staffs, in " improving her equipment.
Widen in if the scope of her professional
Legislation on Living Costs Pre
ferred to Inquiries.
WASHINGTON, July 19. Housewives
are rather "fed up" with congressional
investigations of the high cost of liv
ing and would prefer enactment of
remedial legislation. -Miss Jessie Haver,
legislative representative of the Na
tional Consumers' league, wrote today
to Representative Tinkham of Massa
chusetts, who has introduced a bill ap
propriating $:t0,000 for a nation-wide
inquiry into living costs.
Order During Impending- Strike
Must Be Maintained.
ROME. July 19. (By the Associated
PrpK, instructions concerning Dubllc
order must be carried out scrupulously
and with firmness.
The government will not show In
dulgence to transgressors and will hold
weakness as a guilt, says a circular let
ter sent by Premier Nilti to all the pre
fects in the kingdom, concerning the
general strike which has been called
for July 20 and 21.
Ottawa Strike Settled.
OTTAWA, Ont.. July 19. The Ottawa
street-car strike was settled yester
day and the cars will be running on
normnl schedule todsv.
Kpworlli Meeting Closes.
SEATTLE. July 19. The Beventh an
nual Epworth league institute of the
Puget Sound conference will close at
Redondo tomorrow.
Good Used Pianos
Kingsbury (oak) $250
Kimball (oak) S285
Hardman (mahogany) $365
Sohmer (mahogany)
Francis Bacon (mahogany) ... .J?;J25
Used Victrola; $113 style; now. .$100
Every One Fully Guaranteed.
All Good Values.
14 Sixth, brt. Alder Morrison.
Cheney Phonograph.. Plnycr Plana RAls
IF TOD have yielded to the lure of
the outdoors and you find, after a
day spent in the sun. that your skin is
sore and tender, simply apply Santi
septio Lotion and relief will be Instant.
Sunburn, windburn and tan have no
terrors for the man or the woman who
uses Santiseptic Lotion. Stay outdoors
in the hot sun as much as you please;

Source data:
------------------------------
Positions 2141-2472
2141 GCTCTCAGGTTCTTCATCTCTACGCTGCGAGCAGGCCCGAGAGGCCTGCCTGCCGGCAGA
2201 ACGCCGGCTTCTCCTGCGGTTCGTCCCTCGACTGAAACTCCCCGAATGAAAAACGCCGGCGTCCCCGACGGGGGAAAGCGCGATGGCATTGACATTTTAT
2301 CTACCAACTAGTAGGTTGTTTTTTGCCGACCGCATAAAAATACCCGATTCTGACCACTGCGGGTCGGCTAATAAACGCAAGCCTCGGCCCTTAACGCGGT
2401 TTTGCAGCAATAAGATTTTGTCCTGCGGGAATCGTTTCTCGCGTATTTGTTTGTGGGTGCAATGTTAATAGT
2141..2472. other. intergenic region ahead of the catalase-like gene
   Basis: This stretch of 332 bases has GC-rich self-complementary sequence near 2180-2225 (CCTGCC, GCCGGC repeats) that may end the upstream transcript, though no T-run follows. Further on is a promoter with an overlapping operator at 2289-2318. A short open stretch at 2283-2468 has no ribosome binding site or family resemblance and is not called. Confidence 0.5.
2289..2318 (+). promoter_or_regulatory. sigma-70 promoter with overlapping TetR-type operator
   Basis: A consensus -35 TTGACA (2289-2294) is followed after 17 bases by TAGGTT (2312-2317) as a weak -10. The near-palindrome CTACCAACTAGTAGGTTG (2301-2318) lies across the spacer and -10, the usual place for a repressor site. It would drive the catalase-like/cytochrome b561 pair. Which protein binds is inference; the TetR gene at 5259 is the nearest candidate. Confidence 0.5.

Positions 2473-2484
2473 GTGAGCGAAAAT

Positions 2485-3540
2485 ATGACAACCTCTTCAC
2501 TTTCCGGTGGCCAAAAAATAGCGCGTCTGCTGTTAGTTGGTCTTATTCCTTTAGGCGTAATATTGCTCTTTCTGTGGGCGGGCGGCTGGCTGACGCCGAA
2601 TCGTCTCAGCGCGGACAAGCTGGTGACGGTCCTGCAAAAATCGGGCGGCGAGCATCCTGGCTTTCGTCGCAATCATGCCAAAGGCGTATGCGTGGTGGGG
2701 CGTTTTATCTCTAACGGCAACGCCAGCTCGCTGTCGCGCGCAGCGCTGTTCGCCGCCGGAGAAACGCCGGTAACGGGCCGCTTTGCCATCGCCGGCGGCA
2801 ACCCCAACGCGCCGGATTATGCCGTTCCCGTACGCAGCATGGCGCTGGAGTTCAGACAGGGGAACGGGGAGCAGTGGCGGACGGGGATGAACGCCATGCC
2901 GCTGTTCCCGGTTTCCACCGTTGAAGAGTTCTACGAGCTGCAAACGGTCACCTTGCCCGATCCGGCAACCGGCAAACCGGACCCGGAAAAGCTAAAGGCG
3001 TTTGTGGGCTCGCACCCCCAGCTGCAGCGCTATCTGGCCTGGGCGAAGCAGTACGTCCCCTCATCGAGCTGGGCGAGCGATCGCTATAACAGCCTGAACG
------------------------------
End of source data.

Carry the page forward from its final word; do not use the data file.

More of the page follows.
Santiseptic will give you protection and
rtilie'f; it is the secret of many an un
spoiled complexion alter a season spent
iu tlio mountains or at tne seaskvre.
Santiseptic is equally efficacious in
those other annoyances incident to the
summer season oak or ivy poisoning,
the bites or stings of fleas, mosquitoes
and other insects, both as a preventive
and as a remedy. Santiseptic should
be included In the necessities carried
on every outing trip. Santiseptic, is
easily procured at most drug and de
partment "tores. If you cannot secure
it. send B0 cents, with dealer's name.
iuu x.bencott Laboratories, Port
tor a fuU-aixe bottle, post
paid. Adv.
You Cannot Intentionally Overlook This Outfit!
Three Rooms Full Choicely Selected
TOUR a Wmt m 1 Amip4 t
DWARDS X . tnZ Pit Trar IsclvMssl
ILL CASH n Ij Cenveetenee e la.
P - - - Ven tercet Char-
bomb mr edw
Library Table with quarter - sawed top,
book racks, with underneath ehelf and
roundtng-arm rocker on left side of Illus
tration are aa drawn. Arm chair and the
other rocker have been replaced by two
rockers which are really better than those
illustrated. four pieces aa displayed
A Solid Osk Table with 44-Inch top that
opens to sis feet, has square barrel pedes
(a! and spread legs similar to Illustration,
t'halrs have three slat backs and securelv
braced box seats of gratnsd oak finished
to match table. Seven pieces aa mentioned
Vive pieces of dainty ftnow-rialc. XClilte
Enamel or Luetered Old Ivory Identically
as outlined in the t'.lnatration to your left.
Mirrors are of bubbleless dear plate. Bed
Is full sis. with .nameled wide side mils.
Vanity Chatr has reeular height low back,
lor your consideration at
Ed mi de Altsssfi Tfn
Yesterday. O night la
t-n tne P-lrfn-armt Wtiln
lunm a "nah Flee Cleanly.
Fifty -Pound Felted Cotton
Sleepwell Mattresses at Edwards'
$18.75, $23.50, $29.50
$5 Cash $1 Week No Interest
They're mad. according to Oregon's Sanitary Bed
ding Law. too!
The illustration shows exactly how Sleepwell Mat
tresses are built. Yea. layer upon layer then secure
ly tufted, lesving so chance for the cotton to shift
or lump.
Try a Sleepwell for 0 nlirhts. and If it lumps or
shifts, send it back Edwards will give you a new
mattress or refund your money.